Although we're reaching the time when the first Lesser Black-backed Gulls and Herring Gulls will be leaving their nests here in London, they're often still dependent on their parents not to mention they look extremely fresh. Besides the tail pattern differences of course, this is quite a slight bird and once again these photos illustrate how the differences in posture and light change a bird's appearance. Photos are comprised from today and Monday.

Sunday, 6 July 2014

Gulls and Godwits at Crossness today

Another day locally, and thankfully there seems to be a bit of change each day at the moment. After doing a bit of work in the morning and waiting for Karen to come back from a lunch/brunch thing with her friends, it wasn't til mid afternoon that we headed out. All tactical admittedly, as I knew it was an incoming tide early evening at Crossness.
adult summer Mediterranean Gull, Crossness 6th July 2014
The outfall delivered a second Med Gull in as many days - this time, a nice adult summer. Copious amounts of Black-headed Gulls were checked, with little else of note unfortunately though the feeding Common Terns (including a couple of juveniles) were pretty smart. Also after just a Redshank last weekend, it seems as though wader passage is starting a bit more now as there were 18 Icelandic Black-tailed Godwits on the foreshore today, including this orange flagged bird ringed in the Gulf of Morbihan, northwest France.
Icelandic Black-tailed Godwits - including this French ringed bird on the right. Eighteen of them were present on the Thames foreshore this evening
Added to this, there were a couple of other bits that almost made me heave - the 2 hybrid Ruddy x Common Shelducks from yesterday were still about by the jetty, while a couple of Egyptian Geese had ventured onto the Thames foreshore (the first time I'd seen them here - normally they're confined to Southmere).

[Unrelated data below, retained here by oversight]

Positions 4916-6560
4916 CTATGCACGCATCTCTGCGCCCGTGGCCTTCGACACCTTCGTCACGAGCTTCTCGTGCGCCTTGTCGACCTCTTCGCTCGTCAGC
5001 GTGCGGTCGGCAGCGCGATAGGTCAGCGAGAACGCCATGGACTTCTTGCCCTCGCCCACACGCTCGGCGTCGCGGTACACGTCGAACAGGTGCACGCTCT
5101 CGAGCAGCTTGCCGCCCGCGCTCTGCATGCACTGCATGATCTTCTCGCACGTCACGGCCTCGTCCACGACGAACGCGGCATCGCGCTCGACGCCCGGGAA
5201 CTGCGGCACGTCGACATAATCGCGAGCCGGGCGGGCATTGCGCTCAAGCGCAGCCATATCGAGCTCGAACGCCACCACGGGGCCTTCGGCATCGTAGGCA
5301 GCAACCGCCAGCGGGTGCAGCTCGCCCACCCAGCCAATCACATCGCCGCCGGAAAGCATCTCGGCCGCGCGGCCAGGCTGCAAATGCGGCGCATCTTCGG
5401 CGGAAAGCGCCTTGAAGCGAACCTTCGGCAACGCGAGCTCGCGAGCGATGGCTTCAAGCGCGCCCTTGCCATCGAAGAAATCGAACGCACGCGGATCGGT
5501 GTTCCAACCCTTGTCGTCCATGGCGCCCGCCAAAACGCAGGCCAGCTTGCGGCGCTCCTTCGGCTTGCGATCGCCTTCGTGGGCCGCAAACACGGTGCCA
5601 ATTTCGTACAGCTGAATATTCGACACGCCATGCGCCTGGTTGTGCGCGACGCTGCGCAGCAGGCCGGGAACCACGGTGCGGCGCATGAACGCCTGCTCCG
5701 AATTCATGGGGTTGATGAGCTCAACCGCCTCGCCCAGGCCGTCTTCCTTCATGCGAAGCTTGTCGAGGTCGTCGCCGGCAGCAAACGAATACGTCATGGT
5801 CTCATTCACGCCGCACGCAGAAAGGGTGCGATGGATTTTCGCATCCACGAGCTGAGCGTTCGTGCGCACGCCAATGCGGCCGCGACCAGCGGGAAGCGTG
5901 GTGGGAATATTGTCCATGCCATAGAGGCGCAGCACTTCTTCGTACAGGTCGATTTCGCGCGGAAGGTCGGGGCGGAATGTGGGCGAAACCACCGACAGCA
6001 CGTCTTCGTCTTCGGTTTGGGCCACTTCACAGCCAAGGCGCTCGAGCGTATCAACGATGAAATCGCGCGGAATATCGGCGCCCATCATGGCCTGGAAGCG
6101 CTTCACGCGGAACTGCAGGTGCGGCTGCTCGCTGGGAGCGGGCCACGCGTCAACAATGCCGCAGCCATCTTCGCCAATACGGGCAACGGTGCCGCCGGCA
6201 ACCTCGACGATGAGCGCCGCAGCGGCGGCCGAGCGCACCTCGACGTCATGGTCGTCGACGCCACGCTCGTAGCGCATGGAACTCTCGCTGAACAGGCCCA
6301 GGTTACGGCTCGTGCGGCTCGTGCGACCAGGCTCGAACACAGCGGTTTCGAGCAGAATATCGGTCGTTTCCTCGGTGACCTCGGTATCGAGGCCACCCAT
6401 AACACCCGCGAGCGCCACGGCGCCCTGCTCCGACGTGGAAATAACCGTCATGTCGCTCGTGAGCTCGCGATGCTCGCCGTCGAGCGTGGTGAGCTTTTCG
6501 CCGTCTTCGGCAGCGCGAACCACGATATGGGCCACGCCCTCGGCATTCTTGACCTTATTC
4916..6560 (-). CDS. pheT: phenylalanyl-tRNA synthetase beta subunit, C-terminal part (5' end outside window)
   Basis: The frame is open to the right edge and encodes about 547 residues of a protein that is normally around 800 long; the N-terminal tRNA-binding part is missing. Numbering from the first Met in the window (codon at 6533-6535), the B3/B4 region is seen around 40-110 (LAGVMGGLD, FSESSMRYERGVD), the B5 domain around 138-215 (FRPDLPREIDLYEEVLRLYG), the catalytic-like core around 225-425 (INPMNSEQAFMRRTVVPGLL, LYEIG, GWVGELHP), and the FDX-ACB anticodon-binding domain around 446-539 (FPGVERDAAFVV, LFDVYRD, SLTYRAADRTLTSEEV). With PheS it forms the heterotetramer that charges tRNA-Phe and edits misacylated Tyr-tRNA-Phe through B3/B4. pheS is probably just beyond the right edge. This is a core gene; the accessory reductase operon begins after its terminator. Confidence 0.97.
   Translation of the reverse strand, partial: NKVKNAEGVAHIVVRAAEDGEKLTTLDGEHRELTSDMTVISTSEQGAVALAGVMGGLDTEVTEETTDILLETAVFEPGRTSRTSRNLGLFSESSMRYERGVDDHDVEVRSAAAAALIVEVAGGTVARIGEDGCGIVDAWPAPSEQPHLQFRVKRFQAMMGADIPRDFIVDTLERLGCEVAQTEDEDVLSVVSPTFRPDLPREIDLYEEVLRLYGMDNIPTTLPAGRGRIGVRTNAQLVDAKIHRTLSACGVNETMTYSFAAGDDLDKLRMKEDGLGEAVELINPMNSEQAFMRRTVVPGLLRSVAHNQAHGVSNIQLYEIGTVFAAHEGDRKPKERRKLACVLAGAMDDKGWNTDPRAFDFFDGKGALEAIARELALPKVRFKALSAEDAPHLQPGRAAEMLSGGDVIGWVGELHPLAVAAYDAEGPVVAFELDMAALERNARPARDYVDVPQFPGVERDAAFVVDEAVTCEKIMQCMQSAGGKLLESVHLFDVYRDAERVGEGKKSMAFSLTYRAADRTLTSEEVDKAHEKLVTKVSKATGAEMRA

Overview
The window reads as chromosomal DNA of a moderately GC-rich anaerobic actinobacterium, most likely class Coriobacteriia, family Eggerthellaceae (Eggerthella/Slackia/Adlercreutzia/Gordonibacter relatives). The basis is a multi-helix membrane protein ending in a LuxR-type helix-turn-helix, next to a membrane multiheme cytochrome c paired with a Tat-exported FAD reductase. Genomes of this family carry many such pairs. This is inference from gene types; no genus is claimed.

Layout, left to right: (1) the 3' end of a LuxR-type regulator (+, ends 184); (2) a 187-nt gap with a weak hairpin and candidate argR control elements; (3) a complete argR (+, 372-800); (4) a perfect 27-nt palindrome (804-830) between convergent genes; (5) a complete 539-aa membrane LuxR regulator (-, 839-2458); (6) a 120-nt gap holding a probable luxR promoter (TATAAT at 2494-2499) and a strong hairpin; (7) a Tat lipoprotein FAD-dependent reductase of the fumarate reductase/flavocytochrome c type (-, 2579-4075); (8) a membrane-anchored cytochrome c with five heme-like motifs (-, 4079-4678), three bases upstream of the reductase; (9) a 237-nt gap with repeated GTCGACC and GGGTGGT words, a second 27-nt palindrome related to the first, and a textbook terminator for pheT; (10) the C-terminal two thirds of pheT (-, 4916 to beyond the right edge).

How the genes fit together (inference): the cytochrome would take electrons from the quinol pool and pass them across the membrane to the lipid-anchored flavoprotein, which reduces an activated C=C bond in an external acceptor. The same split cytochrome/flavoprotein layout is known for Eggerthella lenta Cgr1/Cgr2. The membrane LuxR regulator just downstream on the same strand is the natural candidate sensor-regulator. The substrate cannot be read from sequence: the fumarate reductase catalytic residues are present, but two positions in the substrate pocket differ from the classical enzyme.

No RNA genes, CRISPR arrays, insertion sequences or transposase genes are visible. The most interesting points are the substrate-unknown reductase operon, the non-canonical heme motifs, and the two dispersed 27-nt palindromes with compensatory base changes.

A vulgar creature plodding around in the mud.
So that's it, another weekend done. Just a couple more until that long summer holiday starts, and I can't wait for another six long weeks of birding.

Saturday, 5 July 2014

London chicks

We're just about through that really slow period. Hence the lack of updates on here last weekend - didn't exactly think people would be interested in last weekend's action of returning Redshanks, a lone Yellow-legged Gull and a couple of Oystercatchers that flew over Rotherhithe.

Post-breeding dispersal and a few youths during the week has started to speed things up, at least in the gull department. And so today I toured around Rotherhithe - where I found a nicely fledged juvenile Common Tern on Surrey Water; good to see that a pair has again bred in Inner London. Then, the other side of the peninsular I found my first Herring Gull chick locally. Bizarre how the simple things in birding life can please you.
my first ever locally bred Herring Gull chick.
And given that it was a year ago pretty much to the day that this lovely Bonaparte's Gull turned up at the outfall at Crossness, I thought it was worth a check one year later. It wasn't there admittedly, but a juvenile Mediterranean Gull - the first of the year - was quality that I hadn't had for a few weeks. There were also a couple of hideous looking Ruddy Shelduck x Shelduck hybrids that I found in Barking Bay initially, before they flew onto the mud by the outfall. A couple of Yellow-legged Gulls were also present, and it was all nice and enjoyable. Until a heavy rain shower punished me. I'd left my coat in the car...

Sunday, 22 June 2014

Summer (gull) loving